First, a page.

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Editorial Assistant, Claremont Review of Books
American Government and Politics: Deliberation, Democracy and Citizenship, by Joseph M. Bessette and John J. Pitney, Jr.
To call this new textbook "thorough" is to do it a disservice—"monumental," "ambitious," or even "epic" would better describe the depth and detail the authors give to the history, institutions, and culture of American politics. Their survey begins shortly after the world cools, and covers pretty much everything from then until now, including federalism, civil rights and liberties, elections, the media, and political socialization. Throughout the text, the authors carefully and almost seamlessly integrate the theoretical and practical importance of deliberative democracy. The institutional chapters especially stand out. Navigating the complexities of the Congressional committee structure, the president's war making power, or the nuances of Footnote 4 of United States v. Carolene Products Co. and making it understandable to 18-year-olds is a daunting task, but one handled masterfully by the authors. American Government and Politics also works well with a varied student body. There is enough breadth and theoretical depth in the text to provide a challenge for advanced students, but the clarity and attention to basic details ensures that the text is also appropriate as an introduction to government in a large survey course such as mine. The authors clearly worked hard to be accessible to a broad audience, and included relevant human interest stories in the text in order to relate the (understandably) drier aspects of government to the students personally. My favorite is the sentimental-but-touching story of John McCain's friend "Mike" who, after hours of beating, used a makeshift bamboo needle to stitch a small American flag to his shirt, so that he and his fellow prisoners could recite the Pledge of Allegiance in a North Vietnamese prison camp. I can usually count on that story to pull my students' attention away from their computers and hidden phones long enough to slip in a short guilt trip about the importance of civic duty. I was also impressed by the authors' willingness to include appropriate context even when the facts may not support the dominant political opinion. The section on the Scopes trial, for example, reminds the students that as revolutionary as the new, Darwinian textbook was, it also contained blatantly racist and unscientific arguments in favor of eugenics. Given the flavor of most government textbooks, it's refreshing to find a text where the focus remains objective.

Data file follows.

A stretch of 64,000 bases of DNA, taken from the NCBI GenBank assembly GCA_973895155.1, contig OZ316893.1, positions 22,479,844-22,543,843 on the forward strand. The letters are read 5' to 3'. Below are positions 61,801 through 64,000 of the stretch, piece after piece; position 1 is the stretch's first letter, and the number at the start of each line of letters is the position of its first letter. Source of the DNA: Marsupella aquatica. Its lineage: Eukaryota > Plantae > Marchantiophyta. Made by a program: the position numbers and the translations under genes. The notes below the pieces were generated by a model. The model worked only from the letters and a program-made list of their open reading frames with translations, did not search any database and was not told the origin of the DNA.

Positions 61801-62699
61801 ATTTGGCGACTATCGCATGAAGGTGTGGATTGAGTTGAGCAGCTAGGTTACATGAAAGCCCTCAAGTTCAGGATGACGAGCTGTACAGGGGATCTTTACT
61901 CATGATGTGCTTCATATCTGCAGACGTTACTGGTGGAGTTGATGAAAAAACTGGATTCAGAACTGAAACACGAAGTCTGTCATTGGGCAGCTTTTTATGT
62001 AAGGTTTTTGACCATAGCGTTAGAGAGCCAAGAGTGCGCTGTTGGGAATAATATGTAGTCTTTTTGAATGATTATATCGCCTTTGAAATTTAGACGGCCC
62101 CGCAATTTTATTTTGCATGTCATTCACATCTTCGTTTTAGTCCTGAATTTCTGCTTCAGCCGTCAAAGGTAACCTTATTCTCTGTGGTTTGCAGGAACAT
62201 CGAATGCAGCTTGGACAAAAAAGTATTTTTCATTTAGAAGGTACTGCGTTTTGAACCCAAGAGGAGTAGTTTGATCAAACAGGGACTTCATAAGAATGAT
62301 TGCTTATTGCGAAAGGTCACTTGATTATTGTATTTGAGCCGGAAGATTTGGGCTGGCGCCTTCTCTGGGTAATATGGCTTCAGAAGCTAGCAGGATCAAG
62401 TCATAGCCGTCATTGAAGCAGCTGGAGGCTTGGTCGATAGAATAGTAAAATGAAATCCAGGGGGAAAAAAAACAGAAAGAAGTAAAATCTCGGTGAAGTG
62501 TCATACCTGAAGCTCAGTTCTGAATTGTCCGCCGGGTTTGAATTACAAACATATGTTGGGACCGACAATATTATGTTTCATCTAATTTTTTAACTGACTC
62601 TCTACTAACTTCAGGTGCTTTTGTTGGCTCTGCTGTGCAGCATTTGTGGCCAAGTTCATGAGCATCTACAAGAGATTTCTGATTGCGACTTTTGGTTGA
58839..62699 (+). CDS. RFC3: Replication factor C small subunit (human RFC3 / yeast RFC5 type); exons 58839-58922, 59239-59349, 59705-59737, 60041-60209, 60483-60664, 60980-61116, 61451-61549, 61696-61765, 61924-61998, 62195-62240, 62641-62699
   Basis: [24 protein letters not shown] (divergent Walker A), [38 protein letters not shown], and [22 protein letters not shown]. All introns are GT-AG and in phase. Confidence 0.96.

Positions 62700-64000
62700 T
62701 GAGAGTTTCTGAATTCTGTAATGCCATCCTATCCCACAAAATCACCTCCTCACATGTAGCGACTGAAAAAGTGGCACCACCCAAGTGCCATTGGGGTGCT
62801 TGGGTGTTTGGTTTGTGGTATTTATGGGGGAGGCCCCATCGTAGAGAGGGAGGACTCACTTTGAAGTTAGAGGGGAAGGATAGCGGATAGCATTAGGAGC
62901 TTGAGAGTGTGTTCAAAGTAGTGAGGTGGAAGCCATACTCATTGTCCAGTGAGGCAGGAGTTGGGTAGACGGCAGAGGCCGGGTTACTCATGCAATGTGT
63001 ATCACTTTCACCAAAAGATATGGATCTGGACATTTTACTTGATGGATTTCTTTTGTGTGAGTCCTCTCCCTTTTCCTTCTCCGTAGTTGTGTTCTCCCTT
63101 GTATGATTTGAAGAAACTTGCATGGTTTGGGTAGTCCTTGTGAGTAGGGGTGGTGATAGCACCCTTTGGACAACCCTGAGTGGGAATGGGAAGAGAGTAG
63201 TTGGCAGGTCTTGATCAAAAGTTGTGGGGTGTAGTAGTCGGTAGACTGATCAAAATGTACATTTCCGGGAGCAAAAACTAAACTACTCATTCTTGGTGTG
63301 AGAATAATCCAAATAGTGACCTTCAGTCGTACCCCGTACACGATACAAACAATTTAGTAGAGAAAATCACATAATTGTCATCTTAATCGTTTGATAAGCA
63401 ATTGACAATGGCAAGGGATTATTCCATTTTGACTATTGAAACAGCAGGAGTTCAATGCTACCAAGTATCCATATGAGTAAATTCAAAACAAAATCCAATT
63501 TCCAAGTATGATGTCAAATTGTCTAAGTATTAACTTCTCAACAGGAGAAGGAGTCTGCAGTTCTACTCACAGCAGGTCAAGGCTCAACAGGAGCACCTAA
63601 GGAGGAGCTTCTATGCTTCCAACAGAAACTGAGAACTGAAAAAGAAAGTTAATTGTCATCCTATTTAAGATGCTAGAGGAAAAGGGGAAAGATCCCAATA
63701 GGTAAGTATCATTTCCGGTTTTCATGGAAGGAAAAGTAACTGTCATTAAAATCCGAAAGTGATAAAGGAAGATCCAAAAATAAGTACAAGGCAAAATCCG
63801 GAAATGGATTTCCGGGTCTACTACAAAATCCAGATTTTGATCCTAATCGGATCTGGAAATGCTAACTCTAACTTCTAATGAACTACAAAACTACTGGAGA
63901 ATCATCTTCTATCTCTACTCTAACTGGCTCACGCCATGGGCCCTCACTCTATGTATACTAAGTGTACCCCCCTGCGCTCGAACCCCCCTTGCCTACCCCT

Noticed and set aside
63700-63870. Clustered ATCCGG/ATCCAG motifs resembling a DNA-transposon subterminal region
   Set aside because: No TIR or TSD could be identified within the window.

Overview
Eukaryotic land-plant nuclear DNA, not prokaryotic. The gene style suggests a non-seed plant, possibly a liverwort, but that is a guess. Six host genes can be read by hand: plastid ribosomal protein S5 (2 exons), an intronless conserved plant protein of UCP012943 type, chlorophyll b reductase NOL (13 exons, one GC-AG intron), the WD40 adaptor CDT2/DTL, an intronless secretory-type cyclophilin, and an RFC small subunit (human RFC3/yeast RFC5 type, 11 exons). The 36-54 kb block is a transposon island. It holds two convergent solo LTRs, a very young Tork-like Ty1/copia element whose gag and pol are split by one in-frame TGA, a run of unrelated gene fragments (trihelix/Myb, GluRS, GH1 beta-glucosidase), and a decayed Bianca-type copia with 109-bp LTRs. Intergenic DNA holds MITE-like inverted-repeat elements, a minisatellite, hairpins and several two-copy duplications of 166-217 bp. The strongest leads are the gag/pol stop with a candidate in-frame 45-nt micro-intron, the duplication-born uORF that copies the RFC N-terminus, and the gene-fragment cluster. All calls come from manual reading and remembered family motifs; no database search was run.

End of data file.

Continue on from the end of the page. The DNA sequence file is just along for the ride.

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Matthew J. Franck